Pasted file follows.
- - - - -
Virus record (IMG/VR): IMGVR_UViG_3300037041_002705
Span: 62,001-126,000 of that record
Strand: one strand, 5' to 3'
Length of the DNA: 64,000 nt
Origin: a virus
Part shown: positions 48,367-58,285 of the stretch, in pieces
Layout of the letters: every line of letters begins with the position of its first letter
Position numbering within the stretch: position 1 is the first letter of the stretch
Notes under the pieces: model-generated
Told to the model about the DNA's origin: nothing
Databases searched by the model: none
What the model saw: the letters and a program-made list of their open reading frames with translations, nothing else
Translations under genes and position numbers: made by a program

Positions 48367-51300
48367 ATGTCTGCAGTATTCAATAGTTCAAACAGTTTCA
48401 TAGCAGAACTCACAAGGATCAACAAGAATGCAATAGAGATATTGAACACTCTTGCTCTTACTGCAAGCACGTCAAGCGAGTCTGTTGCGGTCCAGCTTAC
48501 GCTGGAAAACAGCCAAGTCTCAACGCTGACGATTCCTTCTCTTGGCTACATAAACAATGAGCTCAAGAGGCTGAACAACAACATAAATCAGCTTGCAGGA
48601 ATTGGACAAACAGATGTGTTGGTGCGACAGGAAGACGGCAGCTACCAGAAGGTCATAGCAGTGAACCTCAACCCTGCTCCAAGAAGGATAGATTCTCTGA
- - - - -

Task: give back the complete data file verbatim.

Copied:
Virus record (IMG/VR): IMGVR_UViG_3300037041_002705
Span: 62,001-126,000 of that record
Strand: one strand, 5' to 3'
Length of the DNA: 64,000 nt
Origin: a virus
Part shown: positions 48,367-58,285 of the stretch, in pieces
Layout of the letters: every line of letters begins with the position of its first letter
Position numbering within the stretch: position 1 is the first letter of the stretch
Notes under the pieces: model-generated
Told to the model about the DNA's origin: nothing
Databases searched by the model: none
What the model saw: the letters and a program-made list of their open reading frames with translations, nothing else
Translations under genes and position numbers: made by a program

Positions 48367-51300
48367 ATGTCTGCAGTATTCAATAGTTCAAACAGTTTCA
48401 TAGCAGAACTCACAAGGATCAACAAGAATGCAATAGAGATATTGAACACTCTTGCTCTTACTGCAAGCACGTCAAGCGAGTCTGTTGCGGTCCAGCTTAC
48501 GCTGGAAAACAGCCAAGTCTCAACGCTGACGATTCCTTCTCTTGGCTACATAAACAATGAGCTCAAGAGGCTGAACAACAACATAAATCAGCTTGCAGGA
48601 ATTGGACAAACAGATGTGTTGGTGCGACAGGAAGACGGCAGCTACCAGAAGGTCATAGCAGTGAACCTCAACCCTGCTCCAAGAAGGATAGATTCTCTGA